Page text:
It is claimed that the eyes are windows to the soul. Researchers at the Singapore Eye Research Institute (Seri) have discovered that they are now peepholes into brain health.
The researchers have connected alterations in the retina to brain activity in individuals suffering from Alzheimer’s disease through the use of non-invasive ocular scanning. When a patient exhibits minor cognitive impairment in the early stages of the disease, such alterations can be identified.
The most prevalent kind of dementia, Alzheimer’s disease, can be predicted and early symptoms can be identified by researchers by examining variations in the nerve and blood artery thickness and density in the eye.
The brain and the eye are directly related organs, with identical nerves and blood arteries in both. Therefore, according to Seri clinician scientist Jacqueline Chua, when one of these organs becomes ill, the other may alter in conspicuous ways.
“Without chopping someone open, we can actually see the neurons and blood vessels in the eye,” the speaker stated. She also mentioned that lumbar punctures and brain imaging are the gold standard methods for diagnosing Alzheimer’s disease.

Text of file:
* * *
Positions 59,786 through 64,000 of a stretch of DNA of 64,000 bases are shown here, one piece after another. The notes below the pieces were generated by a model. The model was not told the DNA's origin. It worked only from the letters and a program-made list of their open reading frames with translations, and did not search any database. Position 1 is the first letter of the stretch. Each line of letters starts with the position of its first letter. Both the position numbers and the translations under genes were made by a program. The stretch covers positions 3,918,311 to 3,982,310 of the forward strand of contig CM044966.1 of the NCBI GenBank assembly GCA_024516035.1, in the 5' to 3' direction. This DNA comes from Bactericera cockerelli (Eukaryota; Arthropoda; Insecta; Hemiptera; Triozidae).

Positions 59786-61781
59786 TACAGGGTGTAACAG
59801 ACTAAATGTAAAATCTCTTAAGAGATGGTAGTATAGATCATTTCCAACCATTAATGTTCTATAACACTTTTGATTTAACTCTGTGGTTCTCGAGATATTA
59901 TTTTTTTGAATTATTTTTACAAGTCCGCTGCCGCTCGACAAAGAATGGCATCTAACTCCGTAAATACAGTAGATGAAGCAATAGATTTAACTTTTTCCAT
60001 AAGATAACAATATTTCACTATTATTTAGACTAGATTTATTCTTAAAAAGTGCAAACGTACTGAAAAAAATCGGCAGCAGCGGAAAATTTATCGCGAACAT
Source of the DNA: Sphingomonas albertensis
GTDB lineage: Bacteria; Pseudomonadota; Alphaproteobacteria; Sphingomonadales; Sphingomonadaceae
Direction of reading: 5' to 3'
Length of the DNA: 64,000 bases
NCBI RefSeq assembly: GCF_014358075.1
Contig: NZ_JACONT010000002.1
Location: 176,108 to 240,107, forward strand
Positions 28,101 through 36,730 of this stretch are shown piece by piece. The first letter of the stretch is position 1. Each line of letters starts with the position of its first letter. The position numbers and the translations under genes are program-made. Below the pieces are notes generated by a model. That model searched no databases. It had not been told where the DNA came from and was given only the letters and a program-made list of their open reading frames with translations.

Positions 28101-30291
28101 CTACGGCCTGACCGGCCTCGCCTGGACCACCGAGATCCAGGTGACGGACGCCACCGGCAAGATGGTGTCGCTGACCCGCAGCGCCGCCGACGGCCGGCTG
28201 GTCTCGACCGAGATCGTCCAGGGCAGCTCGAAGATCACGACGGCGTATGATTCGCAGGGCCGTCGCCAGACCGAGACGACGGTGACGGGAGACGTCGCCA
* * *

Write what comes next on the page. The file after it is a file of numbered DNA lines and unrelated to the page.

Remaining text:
The Seri team examined the retinas of living patients, while an earlier study conducted at the Cedars Sinai Medical Centre in the United States employed cadavers and tissue samples from human donors to explore potential biomarkers in the retina, correlating them to recognized signs of Alzheimer’s disease.
In the Singapore study, cross-sectional images of patients’ retinas were captured using equipment that use light waves, such as optical coherence tomography (OCT) and optical coherence tomography angiography (OCTA).
While the OCTA captures images of the blood vessels within and beneath the retina, the OCT enables the eye doctor to examine the unique layers of the retina and map and measure their thickness.
In the initial investigation, the scientists from Seri examined the thickness of the surrounding nerves in addition to the optic nerve.
Dr. Chua, an optometrist at the Singapore National Eye Centre, stated, “When we combine the two, we could actually improve the detection much better than just a single approach.”
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